Regardless, I did feel a slight see of connection with Elizabeth Gilbert, as one is supposed to do when reading the work of a talented memoirist. And then, she decided to marry her fella, for complicated reasons...but before she did, she wrote a book facing down her ambivalence about the institution of marriage. Ironically, or perhaps coincidentally, I read it right before I got married.

We have nothing really in common, Ms. Gilbert and myself. She has achieved a great deal of worldly success and is much farther along than I am in her skills as a writer. But yet, here we both are, both of us separated and terminating our relationships with the partners that we once thought we would be with until the end of this life. I got married, and couldn't make it work. She wrote a book on marriage, and got married, and couldn't make it work. And there are no doubt a lot of people that have plenty of thoughts on that matter.

Last weekend, I came across a blog post about Elizabeth Gilbert's announcement, and the world's more-than-slightly-stupid reaction to it. I agreed quite strongly with her statement that "to suggest that readers are (or should be) somehow 'disillusioned' with the news of their separation is to hold Gilbert to a ridiculous standard--one nobody can uphold." She also takes the pretty generous, but not inaccurate, view that "marriage does not need to last forever to be a success." That all sorts of amazing things can come out of marriages that don't last. Children, and happy memories, and positive impacts, and lasting friendships can make marriages--even ones that end in divorce--a success.

Here is, at least for now, where Ms. Gilbert's and my story differ most drastically. I feel like--and I say this with no bitterness--my marriage was anything but a success. We didn't have children, we are not coming away with a lasting friendship, and just about all of my recollections of our six years together are tinged with vague emotions of contempt, boredom, disgust with both of us, homesickness, bitterness, disillusionment, and distrust. I know I shouldn't indulge in those kinds of emotions, and I want to move past them, move past this travesty of a marriage and all my flawed thinking that got me into that mess to begin with.

Maybe it's time to eat, pray, and love my way through Indiana. I've got the eating part down.

Tuesday, July 19, 2016

Another Indiana

It's a funny thing...back when I lived in That Place, and I expressed to folks my desire to move home to Indiana, they would give me A Look. Specifically, the look that said, "Girl, I know your politics. What the hell are you thinking, wanting to move to Indiana?" At which point, I would sheepishly acknowledge their point, and then rush to say, "Yeah, but not that Indiana!"

And now that I live here, whenever I remark on something being odd for where we live, I have lots of people helpfully pointing out, "yeah, but we're not Southern Indiana. We're Bloomington."

We're a diversity-lovin', recyclin', hippie-dippie, activist, academic kind of community, it's true. And so I didn't feel any hesitation or compunction at all, attending a Black Lives Matter rally this last Saturday.

Black lives have mattered to me for a very long time now, whether or not I actually knew to put the words to it. But regardless, for a long time I have been grinding my teeth over the blithe arrogance of people (read: white people) who don't see things wrong with things the way they are. I have a huge respect for folks who devote their lives to law enforcement, but I see that there are major issues with the way we handle the presence of minorities in this country, and I also see the disgusting racism that takes place, and I don't want people to think that All White People don't care. I am an ally. Even if all I do is show up to a rally, and hold a sign, and look my fellow country(wo)men in the eye and try to convey that yes, I acknowledge your struggle and I am here if you need me and I won't stand silently by. Even if all I do is that, I want to do it.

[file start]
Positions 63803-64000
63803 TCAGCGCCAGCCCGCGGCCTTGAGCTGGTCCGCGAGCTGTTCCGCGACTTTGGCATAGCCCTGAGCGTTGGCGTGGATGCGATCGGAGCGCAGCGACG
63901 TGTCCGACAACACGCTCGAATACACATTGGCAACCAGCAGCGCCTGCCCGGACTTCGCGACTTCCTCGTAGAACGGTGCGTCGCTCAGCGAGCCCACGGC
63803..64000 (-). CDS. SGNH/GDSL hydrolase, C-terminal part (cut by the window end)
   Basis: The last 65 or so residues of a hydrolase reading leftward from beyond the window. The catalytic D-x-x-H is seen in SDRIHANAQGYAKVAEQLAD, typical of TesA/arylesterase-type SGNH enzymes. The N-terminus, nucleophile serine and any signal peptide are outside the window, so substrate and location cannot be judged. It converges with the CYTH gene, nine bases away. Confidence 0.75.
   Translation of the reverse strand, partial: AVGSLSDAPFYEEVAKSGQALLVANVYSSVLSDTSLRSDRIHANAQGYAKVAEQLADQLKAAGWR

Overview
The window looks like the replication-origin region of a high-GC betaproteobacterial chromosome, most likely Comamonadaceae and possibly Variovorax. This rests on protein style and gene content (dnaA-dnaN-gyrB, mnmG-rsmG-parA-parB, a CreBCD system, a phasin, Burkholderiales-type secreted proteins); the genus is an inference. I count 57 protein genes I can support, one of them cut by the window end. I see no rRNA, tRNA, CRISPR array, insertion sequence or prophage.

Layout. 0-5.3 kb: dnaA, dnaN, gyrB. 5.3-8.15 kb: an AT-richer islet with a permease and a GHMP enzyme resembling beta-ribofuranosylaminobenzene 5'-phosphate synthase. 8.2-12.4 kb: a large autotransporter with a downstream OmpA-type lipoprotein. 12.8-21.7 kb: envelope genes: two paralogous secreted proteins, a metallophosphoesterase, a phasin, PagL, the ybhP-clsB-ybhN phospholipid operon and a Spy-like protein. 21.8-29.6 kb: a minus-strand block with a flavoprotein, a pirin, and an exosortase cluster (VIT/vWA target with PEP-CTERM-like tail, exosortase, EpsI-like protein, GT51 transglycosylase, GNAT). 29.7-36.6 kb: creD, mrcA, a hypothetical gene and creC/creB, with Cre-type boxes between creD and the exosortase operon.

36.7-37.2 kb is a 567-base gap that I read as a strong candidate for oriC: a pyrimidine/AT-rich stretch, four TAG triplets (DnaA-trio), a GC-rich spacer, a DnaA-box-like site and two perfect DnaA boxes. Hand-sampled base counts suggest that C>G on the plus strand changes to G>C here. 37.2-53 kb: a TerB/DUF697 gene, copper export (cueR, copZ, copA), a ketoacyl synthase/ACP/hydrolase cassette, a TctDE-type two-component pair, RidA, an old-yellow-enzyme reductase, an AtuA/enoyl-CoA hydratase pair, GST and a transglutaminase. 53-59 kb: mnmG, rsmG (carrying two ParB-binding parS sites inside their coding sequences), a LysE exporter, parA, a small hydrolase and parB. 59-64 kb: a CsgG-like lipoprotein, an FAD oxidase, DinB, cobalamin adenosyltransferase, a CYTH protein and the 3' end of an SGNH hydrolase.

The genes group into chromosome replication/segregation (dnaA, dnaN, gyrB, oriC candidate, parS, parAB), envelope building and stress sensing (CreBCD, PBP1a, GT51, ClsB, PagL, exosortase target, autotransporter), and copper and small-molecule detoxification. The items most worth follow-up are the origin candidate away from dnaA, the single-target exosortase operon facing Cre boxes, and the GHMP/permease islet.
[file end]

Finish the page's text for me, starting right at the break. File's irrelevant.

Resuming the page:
So I did it. 

Funny thing to note: in the Midwest (even Bloomington) a #BlackLivesMatter rally is still very white. 

I came, I chanted, I rallied, I embraced the spirit of democracy that protects us all in America (in ideal America, anyway). But I learned something, early on. I commented to the person with whom I was attending, "Of all the places in America for this rally to take place, I cannot imagine a less relevant place than Bloomington." Bloomington, the hippy-dippy, diversity-lovin', academic oasis of Indiana--what police brutality or prejudice or inequality could we possibly have here?

Right away, I caught myself--spoken like a Caucasian middle class female who has never had to experience life as a person of color.

Even as an ally, I have so much to learn. But I want to turn up to the lessons. And while that might not be like a lot of Indiana--well, it's still my Indiana.

Friday, June 10, 2016

Departure and Farewell

A few days ago--much, much sooner than I was ready--I returned to California.

It didn't matter that I was only there for, like, 62 hours, or that I was no where near the horrible place where I lived before. It didn't matter that I was surrounded by people whom, for the most part, have no idea of the emotional shitstorm that went on in my life last year. It doesn't matter that it was a trip to bring closure to one of the few remaining things that tied me to California. I just didn't want to go.